GL11.glVertexPointer(3, GL11.GL_FLOAT, (3 + 3 + 4 + 4)*4, 0);
GL11.glNormalPointer(GL11.GL_FLOAT, (3 + 3 + 4 + 4)*4, 3 * 4);
GL11.glColorPointer(4, GL11.GL_FLOAT, (3 + 3 + 4 + 4)*4, (3 + 3) * 4);
GL20.glVertexAttribPointer(loc, 4, GL11.GL_FLOAT, false, (3 + 3 + 4 + 4)*4, (3 + 3 + 4) * 4);
//The above method is very similar to everything else but with two extra arguments. The first is the location of the variable (It 
//is called in the documentation index, do not be fooled. I know that it essentially is an index but location makes much more sense
//) The argument after the type of the data is a boolean specifying whether you want the data normalised, isn't openGl helpful. 
//NB I have written the stride and offset as expressions rather than numbers to make it easier to understand. If you do not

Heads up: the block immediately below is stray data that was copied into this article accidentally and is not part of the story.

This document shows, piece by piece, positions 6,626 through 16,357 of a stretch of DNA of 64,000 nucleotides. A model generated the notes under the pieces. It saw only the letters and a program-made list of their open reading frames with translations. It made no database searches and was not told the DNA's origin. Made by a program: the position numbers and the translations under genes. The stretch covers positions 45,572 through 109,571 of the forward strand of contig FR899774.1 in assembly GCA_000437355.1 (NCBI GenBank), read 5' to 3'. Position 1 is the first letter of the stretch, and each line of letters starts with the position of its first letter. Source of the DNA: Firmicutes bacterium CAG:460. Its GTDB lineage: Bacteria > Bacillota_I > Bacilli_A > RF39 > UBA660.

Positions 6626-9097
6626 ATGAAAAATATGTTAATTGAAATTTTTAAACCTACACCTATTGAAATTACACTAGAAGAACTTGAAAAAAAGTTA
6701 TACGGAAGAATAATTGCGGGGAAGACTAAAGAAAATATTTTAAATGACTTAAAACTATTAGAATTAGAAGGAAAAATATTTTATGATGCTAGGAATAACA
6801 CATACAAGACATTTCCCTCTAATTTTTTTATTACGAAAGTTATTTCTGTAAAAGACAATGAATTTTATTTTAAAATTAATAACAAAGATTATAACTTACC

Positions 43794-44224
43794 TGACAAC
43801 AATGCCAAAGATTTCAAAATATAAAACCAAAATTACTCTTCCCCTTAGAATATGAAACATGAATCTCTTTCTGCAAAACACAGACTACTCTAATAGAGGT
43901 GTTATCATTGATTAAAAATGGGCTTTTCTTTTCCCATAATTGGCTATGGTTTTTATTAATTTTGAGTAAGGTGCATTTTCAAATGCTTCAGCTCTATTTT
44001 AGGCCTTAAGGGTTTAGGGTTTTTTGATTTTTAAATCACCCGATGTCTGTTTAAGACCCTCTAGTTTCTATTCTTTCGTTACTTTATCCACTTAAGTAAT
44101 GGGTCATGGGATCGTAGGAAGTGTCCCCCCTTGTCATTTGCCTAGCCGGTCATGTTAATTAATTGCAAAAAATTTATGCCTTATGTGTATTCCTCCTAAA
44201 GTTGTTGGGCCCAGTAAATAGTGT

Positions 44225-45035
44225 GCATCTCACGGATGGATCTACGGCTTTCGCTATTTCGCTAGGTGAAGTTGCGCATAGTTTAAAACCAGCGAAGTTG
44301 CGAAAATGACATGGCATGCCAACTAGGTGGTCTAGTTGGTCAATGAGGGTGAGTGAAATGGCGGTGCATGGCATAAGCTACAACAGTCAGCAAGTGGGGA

//understand the above and want to, read the tutorial on VBOs on this site.

GL12.glDrawRangeElements(GL11.GL_QUADS, 0, 4, 4, GL11.GL_UNSIGNED_INT, 0);
//Finally draw the quad.

Varying Variables

The following section describes features deprecated in GLSL 1.3 and removed in GLSL 1.4 upwards.

Don't they have a silly name. Remember when I said you couldn't access attribute variables directly from a fragment shader, well this is how we do it as well as some other things. These variables are used to communicate between vertex shaders and fragment shaders. You define a variable in both the vertex and fragment shader with the keyword varying. You can then write to them in the vertex and read from them in fragments. However the value in the fragment will not be the value from the vertex, it will be an interpolation of the values in the vertexs that make up this fragment. I will use the same example as for the attributes, but this time we want to use both the colour and altColour in the fragment shader.

The vertex shader.

#version 110

attribute vec4 altColour;
varying vec4 vAltColour;
varying float anArrayOfFloats[6];
//GLSL is oddly restrictive in what types can be varying variables. As far as I know, you can use anything except integers,